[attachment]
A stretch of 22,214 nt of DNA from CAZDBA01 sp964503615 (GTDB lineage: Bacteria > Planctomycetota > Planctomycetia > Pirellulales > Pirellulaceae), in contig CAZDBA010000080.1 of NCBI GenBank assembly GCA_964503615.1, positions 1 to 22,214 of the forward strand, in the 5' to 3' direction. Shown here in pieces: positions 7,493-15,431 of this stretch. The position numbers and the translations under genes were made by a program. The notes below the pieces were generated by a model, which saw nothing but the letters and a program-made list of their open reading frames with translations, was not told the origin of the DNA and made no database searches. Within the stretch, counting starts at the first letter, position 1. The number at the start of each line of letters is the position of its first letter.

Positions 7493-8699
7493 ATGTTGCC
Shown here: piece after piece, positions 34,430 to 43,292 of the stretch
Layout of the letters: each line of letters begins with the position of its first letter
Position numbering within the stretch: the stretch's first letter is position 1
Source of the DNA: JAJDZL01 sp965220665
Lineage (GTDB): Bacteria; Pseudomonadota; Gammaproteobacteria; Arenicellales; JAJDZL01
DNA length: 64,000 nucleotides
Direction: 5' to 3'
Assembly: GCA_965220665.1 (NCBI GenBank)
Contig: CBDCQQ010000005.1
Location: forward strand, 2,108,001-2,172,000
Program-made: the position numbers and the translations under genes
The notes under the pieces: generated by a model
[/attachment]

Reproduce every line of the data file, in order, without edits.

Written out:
A stretch of 22,214 nt of DNA from CAZDBA01 sp964503615 (GTDB lineage: Bacteria > Planctomycetota > Planctomycetia > Pirellulales > Pirellulaceae), in contig CAZDBA010000080.1 of NCBI GenBank assembly GCA_964503615.1, positions 1 to 22,214 of the forward strand, in the 5' to 3' direction. Shown here in pieces: positions 7,493-15,431 of this stretch. The position numbers and the translations under genes were made by a program. The notes below the pieces were generated by a model, which saw nothing but the letters and a program-made list of their open reading frames with translations, was not told the origin of the DNA and made no database searches. Within the stretch, counting starts at the first letter, position 1. The number at the start of each line of letters is the position of its first letter.

Positions 7493-8699
7493 ATGTTGCC
Shown here: piece after piece, positions 34,430 to 43,292 of the stretch
Layout of the letters: each line of letters begins with the position of its first letter
Position numbering within the stretch: the stretch's first letter is position 1
Source of the DNA: JAJDZL01 sp965220665
Lineage (GTDB): Bacteria; Pseudomonadota; Gammaproteobacteria; Arenicellales; JAJDZL01
DNA length: 64,000 nucleotides
Direction: 5' to 3'
Assembly: GCA_965220665.1 (NCBI GenBank)
Contig: CBDCQQ010000005.1
Location: forward strand, 2,108,001-2,172,000
Program-made: the position numbers and the translations under genes
The notes under the pieces: generated by a model